Brian: Well, when we very first started the band, when it was Grace, Jeff, Greg, and myself -- before Dan and Josh were in it -- we kind of, just to give space to the songs, we did this thing where we wrote every song about a different country. And I think, in some way ever since then, going into songs or giving them some kind of concept, even if it's really vague and really impressionistic, it's sort of a device for gluing everything together. It might be hard to explain how it works, but we've got the musical sensibility, so the composition and arrangements work as well as having these meanings there, even if they don't come across to the audience. I think it helps to inject some direction to what essentially is a really narrow instrumentation. Just drums and vocals; it's a limited palette. So, a lot of the times, having the meaning is an inspiration for us with what to do aesthetically.

Okay, well, in terms of that aesthetic and keeping things limited with it, it really lets almost melodies to come out in the drums. I think it's, like, the second track on the album where the drums change enough and almost replace guitars, if that makes sense.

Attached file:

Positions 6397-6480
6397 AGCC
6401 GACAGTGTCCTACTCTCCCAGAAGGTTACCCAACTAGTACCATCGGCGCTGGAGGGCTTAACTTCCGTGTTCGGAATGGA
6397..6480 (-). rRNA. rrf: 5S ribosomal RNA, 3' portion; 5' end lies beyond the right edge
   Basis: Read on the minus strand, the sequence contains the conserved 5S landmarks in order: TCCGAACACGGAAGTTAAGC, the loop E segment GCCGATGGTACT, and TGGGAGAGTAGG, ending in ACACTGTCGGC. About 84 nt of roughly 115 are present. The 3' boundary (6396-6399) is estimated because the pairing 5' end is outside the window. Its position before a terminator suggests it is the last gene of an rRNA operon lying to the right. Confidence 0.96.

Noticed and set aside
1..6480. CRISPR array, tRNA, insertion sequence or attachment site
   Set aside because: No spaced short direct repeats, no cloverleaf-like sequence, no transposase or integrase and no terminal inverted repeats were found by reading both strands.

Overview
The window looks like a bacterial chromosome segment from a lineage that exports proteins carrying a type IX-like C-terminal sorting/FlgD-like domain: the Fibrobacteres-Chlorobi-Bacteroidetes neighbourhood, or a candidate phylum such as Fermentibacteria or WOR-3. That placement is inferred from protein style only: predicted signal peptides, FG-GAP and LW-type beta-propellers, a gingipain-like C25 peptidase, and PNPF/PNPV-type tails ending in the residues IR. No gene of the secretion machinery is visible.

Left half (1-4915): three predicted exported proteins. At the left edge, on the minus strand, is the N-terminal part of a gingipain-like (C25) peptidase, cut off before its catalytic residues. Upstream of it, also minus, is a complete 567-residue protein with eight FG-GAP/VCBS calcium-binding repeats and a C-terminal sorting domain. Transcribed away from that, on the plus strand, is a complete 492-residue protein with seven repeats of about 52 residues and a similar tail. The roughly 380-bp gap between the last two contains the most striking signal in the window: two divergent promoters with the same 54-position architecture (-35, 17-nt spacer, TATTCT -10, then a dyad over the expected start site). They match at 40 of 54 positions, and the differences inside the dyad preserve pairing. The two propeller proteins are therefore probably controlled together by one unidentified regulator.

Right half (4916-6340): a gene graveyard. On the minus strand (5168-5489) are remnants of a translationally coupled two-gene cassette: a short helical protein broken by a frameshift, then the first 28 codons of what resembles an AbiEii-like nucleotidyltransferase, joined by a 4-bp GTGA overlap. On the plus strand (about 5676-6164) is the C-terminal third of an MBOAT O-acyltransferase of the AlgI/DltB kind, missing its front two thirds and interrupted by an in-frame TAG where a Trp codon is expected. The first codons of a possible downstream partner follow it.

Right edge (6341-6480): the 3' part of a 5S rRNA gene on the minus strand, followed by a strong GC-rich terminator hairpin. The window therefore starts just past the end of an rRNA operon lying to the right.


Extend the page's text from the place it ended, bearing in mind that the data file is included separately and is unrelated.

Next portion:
Grace: Sometimes when Josh plays his drums it sounds like guitars. It's really strange, I don't know how it happens.

Yeah, that's what I mean. Like it creates this closed space and the drum textures become maybe like strumming.

Dan: We have definitely experimented with each different person trying to have a different voice on a song. I mean, sometimes it's like a doubling of someone else's part. So this person can be the melody part, and someone else could be the crazy part on top of that. I guess that's part of writing a song, figuring out how they should all go together.

Grace: Sometimes we'll write songs with guitars in mind, so this is actually where the guitar would go, so let's figure out what that will sound like. So, say, the high pitched solo with the high hat or the bass might be the tom.

Brian: Yeah, we definitely speak of our drums in terms of where they fall on a scale -- in a real general sense -- of low, mid, and high and a little bit of nuance of that in terms of the arrangement.